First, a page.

Soto didn't understand why Yamil, who had never been arrested, wanted to hang out with someone who had a criminal record. When he was 20, Castillo was arrested for armed burglary. According to a Hialeah police report, on April 7, 2006, Castillo and his girlfriend, Christine Taveras, broke into a house at 480 W. 42nd Pl. while the residents were inside. One of the victims claimed Castillo had brandished a gun. Six days later, Castillo was cuffed while working the stove at an Applebee's in Doral.

The victim picked him and Taveras out of a photo lineup. According to the report, Castillo confessed to the crime, stating "he needed to burglarize to feed his crack habit." He pleaded guilty and received five years of probation, which he violated twice by not paying $500 fines he still owes.

On March 30, 2010, Castillo was driving a red Chevrolet sedan near NW 50th Street and 97th Avenue in Doral when he was pulled over by a Miami-Dade Police officer working a burglary detail. According to a police report, the cop saw Castillo "circling the area, which has been victim to residential burglaries." The officer claims he found a fake social security card in Castillo's wallet. "My mother got it for me so I can work because I don't have any papers," Castillo allegedly said. He was criminally charged with fraudulent and criminal use of an ID, but prosecutors declined to move forward with the case.

When Soto asked Yamil why he was around Castillo so much, she claims her cousin told her: "I don't judge anyone."

Shortly after dusk September 30, Yamil invited Soto to hang out at his house. She took a pass when he informed her Castillo would be there. He was also bringing along his girlfriend and Rolando Tato, another employee of the Rolling Stove. Thomas had given them the night off after a heavy rain. He left the food truck in Castillo's possession.

Around 9:15 p.m., Yamil called his friend Maggie (she asked that her real name not be used), who was seven months pregnant. "He just wanted to tell me how happy he was for me," she says.

During the conversation, Maggie says, she overheard Castillo and Tato asking Yamil when he was going to get off the phone. "I guess they wanted him to join the party," she says. "Around 11:30 p.m.,Yamil texted me that he was having a good night."

Throughout the evening, Yamil and Castillo were goofing around by giving each other "nut-checks," a game in which one male friend softly taps or slaps another male friend's testicles when he is not looking, according to secondhand accounts told to Maggie, Soto, and two friends who spoke on background. Around 3 a.m., Tato allegedly left the party. A few minutes later, he received a phone call from Castillo's girlfriend that Yamil had "nut-checked" her boyfriend again. Castillo began hitting Yamil, who defended himself.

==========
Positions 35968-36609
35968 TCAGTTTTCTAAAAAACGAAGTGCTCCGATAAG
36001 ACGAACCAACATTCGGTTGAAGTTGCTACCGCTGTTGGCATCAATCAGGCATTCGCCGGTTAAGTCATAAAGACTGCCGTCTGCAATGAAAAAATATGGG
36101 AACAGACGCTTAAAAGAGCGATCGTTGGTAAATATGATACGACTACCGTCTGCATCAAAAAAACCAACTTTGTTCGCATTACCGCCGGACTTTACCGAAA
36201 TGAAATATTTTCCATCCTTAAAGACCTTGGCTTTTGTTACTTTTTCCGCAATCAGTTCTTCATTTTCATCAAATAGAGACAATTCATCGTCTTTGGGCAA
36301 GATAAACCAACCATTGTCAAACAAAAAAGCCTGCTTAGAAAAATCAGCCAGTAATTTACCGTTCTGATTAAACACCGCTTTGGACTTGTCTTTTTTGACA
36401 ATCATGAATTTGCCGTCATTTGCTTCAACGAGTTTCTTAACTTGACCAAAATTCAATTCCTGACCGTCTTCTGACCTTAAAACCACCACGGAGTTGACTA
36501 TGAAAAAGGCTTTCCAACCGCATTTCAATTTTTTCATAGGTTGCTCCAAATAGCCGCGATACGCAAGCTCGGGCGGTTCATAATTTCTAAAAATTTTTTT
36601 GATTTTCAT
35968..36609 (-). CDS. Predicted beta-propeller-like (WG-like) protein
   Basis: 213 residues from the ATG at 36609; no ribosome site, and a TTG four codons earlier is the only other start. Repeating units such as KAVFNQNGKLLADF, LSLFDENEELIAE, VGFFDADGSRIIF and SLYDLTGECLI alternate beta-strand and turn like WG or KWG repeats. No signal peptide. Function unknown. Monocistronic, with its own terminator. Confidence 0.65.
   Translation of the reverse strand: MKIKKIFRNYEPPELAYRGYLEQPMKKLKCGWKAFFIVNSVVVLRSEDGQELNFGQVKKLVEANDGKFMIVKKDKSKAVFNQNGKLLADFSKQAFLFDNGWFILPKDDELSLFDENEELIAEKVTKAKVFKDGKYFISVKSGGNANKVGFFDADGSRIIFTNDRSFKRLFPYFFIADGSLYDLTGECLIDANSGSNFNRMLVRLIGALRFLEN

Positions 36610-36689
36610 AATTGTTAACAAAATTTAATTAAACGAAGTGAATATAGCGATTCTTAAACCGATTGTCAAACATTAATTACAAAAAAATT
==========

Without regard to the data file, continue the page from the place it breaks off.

Claudia slept through the commotion. She never realized her son was in any danger, even though neighbors told police they heard yelling. The neighbors didn't call 911 or come out to see what was going on. According to the Miami-Dade medical examiner, Yamil died at 3:41 a.m.

Sometime during the day, detectives first made contact with Tato, who subsequently called Castillo to tell him the cops were looking for him, according to Thomas, the food truck owner.

Later that afternoon, Tato called Thomas to ask about the location of the Rolling Stove. Thomas believed Castillo was on his way to a food truck rally at the Seminole Hard Rock Hotel & Casino in Hollywood. But when Thomas arrived, neither Castillo nor the food truck was there. That's when Thomas sounded the alarm on Twitter and Facebook.

Thomas says he found out Castillo panicked after learning the police were looking for him. He left the truck near the Restaurant Depot on NW 12th Avenue in Miami and, along with his girlfriend, went to the Hialeah Police Department headquarters around 6 p.m. "They questioned Nagib for three hours and they let him go," Thomas says. "He acknowledged getting into a straight old fistfight with Yamil, but there was no gun involved and no bludgeoning involved like some of Yamil's friends have suggested around town."

Soto and Yamil's parents claim Hialeah police officials have not questioned Castillo's girlfriend or Tato, who are obvious witnesses. The department's spokesman, Eduardo Rodriguez, declined to comment because Yamil's death remains an open case. Meanwhile, Castillo is still grilling burgers for the Rolling Stove. His boss didn't fire him.

"[Castillo] has worked hard to turn his life around," Thomas insists. "He got into trouble when he was younger." But not anymore, the Rolling Stove mastermind asserts. Thomas says Castillo is so ashamed of his past that he wears long-sleeve shirts to hide his gang tattoos. "All he wants to do now is support his family," Thomas says. "He has never been late to work or called in sick or taken a dime from the register. In the United States, you are innocent until proven guilty."